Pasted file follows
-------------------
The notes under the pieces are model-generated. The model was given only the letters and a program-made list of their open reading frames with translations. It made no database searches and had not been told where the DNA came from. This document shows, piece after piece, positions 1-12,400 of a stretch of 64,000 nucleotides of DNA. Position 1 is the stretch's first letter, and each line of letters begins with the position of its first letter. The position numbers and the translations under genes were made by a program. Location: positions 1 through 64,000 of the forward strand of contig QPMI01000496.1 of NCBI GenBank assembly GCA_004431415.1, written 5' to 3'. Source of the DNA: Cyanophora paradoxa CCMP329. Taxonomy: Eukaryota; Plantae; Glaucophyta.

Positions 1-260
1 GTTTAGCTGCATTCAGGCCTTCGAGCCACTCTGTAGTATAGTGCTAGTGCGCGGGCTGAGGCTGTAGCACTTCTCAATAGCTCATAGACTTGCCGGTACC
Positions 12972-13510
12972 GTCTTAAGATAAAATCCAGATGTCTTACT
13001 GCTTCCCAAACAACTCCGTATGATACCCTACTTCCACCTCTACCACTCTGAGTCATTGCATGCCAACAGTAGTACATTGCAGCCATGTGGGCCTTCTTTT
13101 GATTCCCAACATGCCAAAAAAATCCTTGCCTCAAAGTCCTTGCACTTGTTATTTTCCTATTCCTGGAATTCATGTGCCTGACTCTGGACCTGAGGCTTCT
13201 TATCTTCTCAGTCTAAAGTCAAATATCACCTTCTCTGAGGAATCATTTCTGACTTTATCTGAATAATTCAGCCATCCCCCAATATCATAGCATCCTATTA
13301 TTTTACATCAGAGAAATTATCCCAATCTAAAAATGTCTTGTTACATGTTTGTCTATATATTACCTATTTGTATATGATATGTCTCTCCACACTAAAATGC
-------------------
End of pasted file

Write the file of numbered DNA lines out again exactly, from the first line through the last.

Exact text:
The notes under the pieces are model-generated. The model was given only the letters and a program-made list of their open reading frames with translations. It made no database searches and had not been told where the DNA came from. This document shows, piece after piece, positions 1-12,400 of a stretch of 64,000 nucleotides of DNA. Position 1 is the stretch's first letter, and each line of letters begins with the position of its first letter. The position numbers and the translations under genes were made by a program. Location: positions 1 through 64,000 of the forward strand of contig QPMI01000496.1 of NCBI GenBank assembly GCA_004431415.1, written 5' to 3'. Source of the DNA: Cyanophora paradoxa CCMP329. Taxonomy: Eukaryota; Plantae; Glaucophyta.

Positions 1-260
1 GTTTAGCTGCATTCAGGCCTTCGAGCCACTCTGTAGTATAGTGCTAGTGCGCGGGCTGAGGCTGTAGCACTTCTCAATAGCTCATAGACTTGCCGGTACC
Positions 12972-13510
12972 GTCTTAAGATAAAATCCAGATGTCTTACT
13001 GCTTCCCAAACAACTCCGTATGATACCCTACTTCCACCTCTACCACTCTGAGTCATTGCATGCCAACAGTAGTACATTGCAGCCATGTGGGCCTTCTTTT
13101 GATTCCCAACATGCCAAAAAAATCCTTGCCTCAAAGTCCTTGCACTTGTTATTTTCCTATTCCTGGAATTCATGTGCCTGACTCTGGACCTGAGGCTTCT
13201 TATCTTCTCAGTCTAAAGTCAAATATCACCTTCTCTGAGGAATCATTTCTGACTTTATCTGAATAATTCAGCCATCCCCCAATATCATAGCATCCTATTA
13301 TTTTACATCAGAGAAATTATCCCAATCTAAAAATGTCTTGTTACATGTTTGTCTATATATTACCTATTTGTATATGATATGTCTCTCCACACTAAAATGC